Usually an Act of Parliament is required to build a bridge across the River but on this occasion (the first in over 100 years), Port of London Authority granted a license instead. Construction began in 1998 with the main work beginning in April 1999 with Monberg & Thorsen and Sir Robert McAlpine building the bridge at a cost of £18.2 million (£2.2 million over budget) and opened on this date (two months late). The cost of the bridge was paid for by the Millennium Commission and the London Bridge Trust. For the opening day’s ceremonies, volunteer for Save the Children walked across the bridge. As they did so, they noticed an eerie swaying motion. They unconsciously began walking in step which only increased the phenomenon.

After they made it safely to the other side, there was only limited traffic permitted on the bridge. Two days later, the bridge was closed. The walkers’ natural movements caused a small sideways oscillation in the bridge and as they continued to walk, the movement was amplified. There were 90,000 people who walked across the bridge on opening day, with 2,000 at a time as the highest number. It took two years of modifications to completely get the “wobble” out of Wobbly Bridge. These lateral vibrations are unusual, but not unique as other bridges have been known to experience the same problem. The bridge was retrofitted with 37 fluid-viscous dampers for horizontal control and 52 tuned mass dampers for vertical control. The bridge reopened in February 2002 after spending another £5 million for repairs. While the wobble is now completely gone, the name sticks.

There is nothing in machinery, there is nothing in embankments and railways and iron bridges and engineering devices to oblige them to be ugly. Ugliness is the measure of imperfection. – H. G. Wells

A pier is a disappointed bridge. – Julian Barnes

Someday when peace has returned to this odd world I want to come to London again and stand on a certain balcony on a moonlit night and look down upon the peaceful silver curve of the Thames with its dark bridges. – Ernie Pyle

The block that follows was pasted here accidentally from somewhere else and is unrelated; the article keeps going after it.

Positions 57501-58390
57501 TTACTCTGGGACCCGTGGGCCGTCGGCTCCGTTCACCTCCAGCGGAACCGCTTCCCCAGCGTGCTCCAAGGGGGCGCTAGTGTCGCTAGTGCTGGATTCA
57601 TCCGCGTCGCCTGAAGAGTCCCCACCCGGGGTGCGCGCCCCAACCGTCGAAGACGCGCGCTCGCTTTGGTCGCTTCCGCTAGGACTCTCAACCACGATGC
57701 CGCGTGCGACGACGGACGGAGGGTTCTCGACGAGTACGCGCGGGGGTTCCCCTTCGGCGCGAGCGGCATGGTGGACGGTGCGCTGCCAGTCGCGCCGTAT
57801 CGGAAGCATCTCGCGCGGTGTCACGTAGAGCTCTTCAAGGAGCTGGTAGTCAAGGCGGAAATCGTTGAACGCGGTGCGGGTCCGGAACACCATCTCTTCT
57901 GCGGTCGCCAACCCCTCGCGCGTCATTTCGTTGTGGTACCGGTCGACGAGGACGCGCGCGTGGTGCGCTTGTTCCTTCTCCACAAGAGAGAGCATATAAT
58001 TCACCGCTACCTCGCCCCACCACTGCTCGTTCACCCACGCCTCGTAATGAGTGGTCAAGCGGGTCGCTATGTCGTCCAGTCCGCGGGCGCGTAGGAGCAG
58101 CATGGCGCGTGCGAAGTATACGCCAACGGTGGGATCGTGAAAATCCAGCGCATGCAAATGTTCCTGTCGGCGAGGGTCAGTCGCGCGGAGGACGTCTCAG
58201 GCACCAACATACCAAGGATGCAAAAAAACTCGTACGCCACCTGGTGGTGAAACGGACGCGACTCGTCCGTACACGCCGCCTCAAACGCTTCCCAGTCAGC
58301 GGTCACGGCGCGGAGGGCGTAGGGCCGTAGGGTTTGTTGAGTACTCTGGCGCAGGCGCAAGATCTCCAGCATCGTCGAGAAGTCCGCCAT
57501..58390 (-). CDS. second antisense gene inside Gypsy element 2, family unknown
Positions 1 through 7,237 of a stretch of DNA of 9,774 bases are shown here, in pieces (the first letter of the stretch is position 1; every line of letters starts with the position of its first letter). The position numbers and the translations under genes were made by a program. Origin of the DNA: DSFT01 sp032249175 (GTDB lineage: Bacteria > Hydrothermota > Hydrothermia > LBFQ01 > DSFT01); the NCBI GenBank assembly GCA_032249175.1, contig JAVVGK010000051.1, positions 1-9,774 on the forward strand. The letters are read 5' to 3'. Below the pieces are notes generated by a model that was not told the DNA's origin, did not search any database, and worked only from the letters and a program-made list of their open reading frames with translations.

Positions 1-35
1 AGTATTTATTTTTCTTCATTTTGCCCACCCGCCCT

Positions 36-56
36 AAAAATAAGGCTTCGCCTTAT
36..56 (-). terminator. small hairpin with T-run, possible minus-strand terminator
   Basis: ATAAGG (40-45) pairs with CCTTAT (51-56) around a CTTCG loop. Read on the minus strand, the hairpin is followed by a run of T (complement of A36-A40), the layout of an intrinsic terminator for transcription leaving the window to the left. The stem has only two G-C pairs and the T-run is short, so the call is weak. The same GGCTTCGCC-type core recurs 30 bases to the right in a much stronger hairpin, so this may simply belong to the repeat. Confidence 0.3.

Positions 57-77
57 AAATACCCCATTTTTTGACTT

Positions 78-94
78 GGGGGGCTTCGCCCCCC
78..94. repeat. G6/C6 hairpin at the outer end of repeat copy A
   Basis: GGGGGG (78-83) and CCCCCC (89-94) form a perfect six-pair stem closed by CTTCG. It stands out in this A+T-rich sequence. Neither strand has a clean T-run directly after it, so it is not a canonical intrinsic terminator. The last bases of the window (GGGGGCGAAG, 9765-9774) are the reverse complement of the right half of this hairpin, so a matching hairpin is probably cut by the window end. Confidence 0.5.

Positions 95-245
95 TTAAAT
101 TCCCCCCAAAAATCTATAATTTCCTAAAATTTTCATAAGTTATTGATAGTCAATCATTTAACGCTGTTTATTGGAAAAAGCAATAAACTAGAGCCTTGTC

It has always seemed to me that the most difficult part of building a bridge would be the start. – Robert Benchley

Also on this day: Friends of Bill – In 1935, Alcoholics Anonymous was formed.
US Naval Academy – In 1854, the first class graduated from USNA.
Oxford v. Cambridge –  In 1829, the first Boat Race between the two schools took place.
Teenager Sees Reds – In 1944, Joe Nuxhall went pro.
Equal Pay – In 1960, the Equal Pay Act was signed into law.

* “London Millennium Bridge from Saint Paul’s” by Jan Kameníček – Own work. Licensed under CC BY-SA 3.0 via Wikimedia Commons –

Equal Pay

Posted in History by patriciahysell on June 10, 2014
Equal Pay Act (EPA) of 1963 being signed into law by President John F. Kennedy.

Equal Pay Act (EPA) of 1963 being signed into law by President John F. Kennedy.

June 10, 1963: The Equal Pay Act (EPA) of 1963 is signed into law by President John F. Kennedy. The newer law was amending the Fair Labor Standards Act of 1938. The EPA provided that no employer could discriminate between employees on the basis of sex and pay unequal wages for equal work. Included in the text of the Act was the reasons why discriminatory wages were inherently bad and what issues were being attended to by this law. Unfair wages depress living standards for the employees affected, prevents the maximum utilization of the workforce, tends to cause labor disputes and obstructs commerce, burdens commerce and the free flow of goods, and finally is an unfair method of competition.

Section 206 (d)(1) of the EPA prohibits employers from discriminating based on sex by paying wages to employees at a lesser rate than the opposite sex receives. Equal work and jobs requiring equal skill, effort, and responsibility performed under similar working conditions demand equal remuneration. To successfully bring a case the employee must show that disparate wages are paid to the opposite sex, the employees involved perform essentially the same job, and they have done these jobs under similar working conditions. If these three conditions are met, a prima facie case is established and the employers must then defend with one of four possible options. A seniority system, merit system, earnings measured by quantity or quality of production, or any other reason other than sex for the pay difference.

The Bureau of Labor Statistics claims that women’s salaries vis-à-vis men’s have risen sharply since the implementation of the law. By 1979 women were earning 62% of men’s earning while that number rose to 80% by 2004. The gender pay gap remains firmly in place not only in the US, but around the world. It is difficult to study because women exhibit very different characteristics for many of the factors that affect pay. Men tend to choose fields where higher wages are already paid and they tend to work more hours per week than their counterparts. Because of these, it is difficult to assess what is causing the pay difference, discrimination or different work habits.